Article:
100 years ago

From the East Oregonian

Dec. 19, 1920

Support of the proposal that power be developed at Umatilla rapids on the Columbia, three miles above the town of Umatilla, for the purpose of pumping water for irrigation and for other purposes has struck home. Letters commending the move have been received from Sam Boardman, founder of the town of Boardman and a prominent worker for the John Day project, and from Representative Frank Sloan at Stanfield. Mr. Boardman has consulted with the president of the Umatilla Commercial Club and that official will shortly issue a call for a conference to be held which delegates from the west end towns of the county and Pendleton will attend. It is the view of various men who have studied the subject that the great revenue to be derived from the sale of power for other than irrigation needs makes the Umatilla rapids project the logical solution of the problem of how to irrigate the now arid tracts along the Columbia.

50 years ago

Dec. 19, 1970

“I’ve been on the team for years, but I never get to play” may well be the cry of one set of unsung heroines — the mothers of baseball, football, basketball, track, swimming, et al, enthusiasts, who seem to feel Mom was put on this earth for the prime purpose of preparing and serving meals at any hour of the day or night. Here’s the way the day goes. An eight-year-old breezes in and announces he has practice at 6 and has to eat right now. On goes the stew, burgers or whatever, and Mom checks one off her list. Now, only four more to go. The phone rings and number two son reports he’ll eat dinner when he gets home at 8 after the game. To spice up the routine, the breadwinner is probably from the old school which states specifically that “dinner in this house will be at 7.” Ladies, take heart, fight the good fight, do not despair.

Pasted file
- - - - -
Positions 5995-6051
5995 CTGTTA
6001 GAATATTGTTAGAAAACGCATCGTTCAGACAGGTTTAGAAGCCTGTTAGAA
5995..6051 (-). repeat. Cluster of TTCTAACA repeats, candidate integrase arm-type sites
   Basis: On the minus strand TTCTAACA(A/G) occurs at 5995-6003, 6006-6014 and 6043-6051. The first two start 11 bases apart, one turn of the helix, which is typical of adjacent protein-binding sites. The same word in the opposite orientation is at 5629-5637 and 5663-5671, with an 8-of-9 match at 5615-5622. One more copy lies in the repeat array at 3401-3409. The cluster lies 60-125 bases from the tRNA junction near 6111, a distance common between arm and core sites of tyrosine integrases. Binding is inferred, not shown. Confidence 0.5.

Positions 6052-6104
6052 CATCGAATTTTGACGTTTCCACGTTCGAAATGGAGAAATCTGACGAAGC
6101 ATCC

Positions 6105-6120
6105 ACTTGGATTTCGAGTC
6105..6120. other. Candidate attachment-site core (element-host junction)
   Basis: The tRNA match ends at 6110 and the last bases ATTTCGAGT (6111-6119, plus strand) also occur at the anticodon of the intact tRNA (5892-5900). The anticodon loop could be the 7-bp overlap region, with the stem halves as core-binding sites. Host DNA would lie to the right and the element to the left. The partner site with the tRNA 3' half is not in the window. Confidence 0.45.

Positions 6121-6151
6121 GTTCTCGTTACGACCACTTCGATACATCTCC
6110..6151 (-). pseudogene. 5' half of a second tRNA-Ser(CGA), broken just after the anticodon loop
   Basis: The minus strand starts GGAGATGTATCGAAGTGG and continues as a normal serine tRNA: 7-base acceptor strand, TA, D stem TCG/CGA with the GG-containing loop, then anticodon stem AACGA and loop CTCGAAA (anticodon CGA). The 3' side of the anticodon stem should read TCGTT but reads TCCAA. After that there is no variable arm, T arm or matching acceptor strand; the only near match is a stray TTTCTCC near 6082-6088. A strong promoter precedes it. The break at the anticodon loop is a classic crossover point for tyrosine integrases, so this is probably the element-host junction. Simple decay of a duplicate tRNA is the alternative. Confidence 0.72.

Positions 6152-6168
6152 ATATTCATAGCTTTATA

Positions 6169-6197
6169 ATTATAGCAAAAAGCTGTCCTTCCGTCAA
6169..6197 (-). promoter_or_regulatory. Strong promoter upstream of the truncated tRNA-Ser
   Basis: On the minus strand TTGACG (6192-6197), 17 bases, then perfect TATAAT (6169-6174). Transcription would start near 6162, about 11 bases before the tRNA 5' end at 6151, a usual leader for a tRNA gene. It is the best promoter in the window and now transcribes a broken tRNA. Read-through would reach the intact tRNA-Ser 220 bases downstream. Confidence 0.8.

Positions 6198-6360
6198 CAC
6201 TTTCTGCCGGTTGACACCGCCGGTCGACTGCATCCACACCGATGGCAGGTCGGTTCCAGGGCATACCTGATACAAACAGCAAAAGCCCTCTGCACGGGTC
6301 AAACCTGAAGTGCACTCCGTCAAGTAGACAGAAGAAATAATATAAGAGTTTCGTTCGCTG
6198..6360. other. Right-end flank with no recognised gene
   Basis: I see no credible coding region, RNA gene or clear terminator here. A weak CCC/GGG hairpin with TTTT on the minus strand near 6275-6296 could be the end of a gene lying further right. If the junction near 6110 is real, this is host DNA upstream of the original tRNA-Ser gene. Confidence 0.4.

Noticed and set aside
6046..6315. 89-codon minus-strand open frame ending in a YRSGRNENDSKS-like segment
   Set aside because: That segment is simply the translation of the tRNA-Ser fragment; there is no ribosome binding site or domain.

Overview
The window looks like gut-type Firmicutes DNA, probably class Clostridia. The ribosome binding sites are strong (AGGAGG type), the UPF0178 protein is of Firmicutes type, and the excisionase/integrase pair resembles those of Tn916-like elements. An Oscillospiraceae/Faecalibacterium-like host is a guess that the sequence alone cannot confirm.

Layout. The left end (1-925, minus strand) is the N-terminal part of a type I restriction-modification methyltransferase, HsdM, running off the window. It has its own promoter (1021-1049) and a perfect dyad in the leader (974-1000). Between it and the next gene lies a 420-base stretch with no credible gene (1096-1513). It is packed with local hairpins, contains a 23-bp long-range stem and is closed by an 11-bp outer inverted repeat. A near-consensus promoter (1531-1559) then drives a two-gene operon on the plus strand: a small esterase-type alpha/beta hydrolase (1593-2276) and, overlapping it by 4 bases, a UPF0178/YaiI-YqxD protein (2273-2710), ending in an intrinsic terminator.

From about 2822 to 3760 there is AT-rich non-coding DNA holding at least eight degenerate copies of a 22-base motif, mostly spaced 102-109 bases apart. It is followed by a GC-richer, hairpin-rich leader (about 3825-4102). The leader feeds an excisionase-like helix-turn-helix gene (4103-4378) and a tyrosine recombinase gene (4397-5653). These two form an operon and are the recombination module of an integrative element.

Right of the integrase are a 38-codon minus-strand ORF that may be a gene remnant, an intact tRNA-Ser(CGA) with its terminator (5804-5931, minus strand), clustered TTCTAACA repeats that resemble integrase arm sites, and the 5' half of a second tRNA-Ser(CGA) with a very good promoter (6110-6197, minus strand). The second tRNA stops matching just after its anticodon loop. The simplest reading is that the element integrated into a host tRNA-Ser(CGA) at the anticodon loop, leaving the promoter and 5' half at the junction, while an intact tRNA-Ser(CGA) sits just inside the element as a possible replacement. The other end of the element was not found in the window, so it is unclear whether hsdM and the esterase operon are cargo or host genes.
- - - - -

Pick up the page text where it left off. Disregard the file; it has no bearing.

Think ahead to the day when your “Small-Americans” become “All-Americans” and you can say in retrospect, “I always knew I was raising a champion.” One time he even remembered to say “Thanks, Mom.”

25 years ago

Dec. 19, 1995

Hamley’s and Co. Saddlery, Pendleton’s premiere western goods shop, is changing management. All of the store’s saddles, boots, hats and artwork will be liquidated in the next month and a half. The Hamley’s name will remain. But Margaret and Loren Wood won’t. They’re scouting out a new place to move what inventory remains because they say they are unable to afford a steep increase in rent. It all began in 1981 when a Portland businessman purchased the Hamley’s building, the business name and assets from Dave Hamley — the last in a line of family owners that stretched back to the 1880s. In 1988 the Woods took over the store’s management and stocked it with their own inventory. Changing ownership and Oregon foreclosure laws prevented them from purchasing the building earlier this year. Hamley’s saddle maker Dusty Harvey feels the Woods got a raw deal and says he plans on taking his tooling talent somewhere else.

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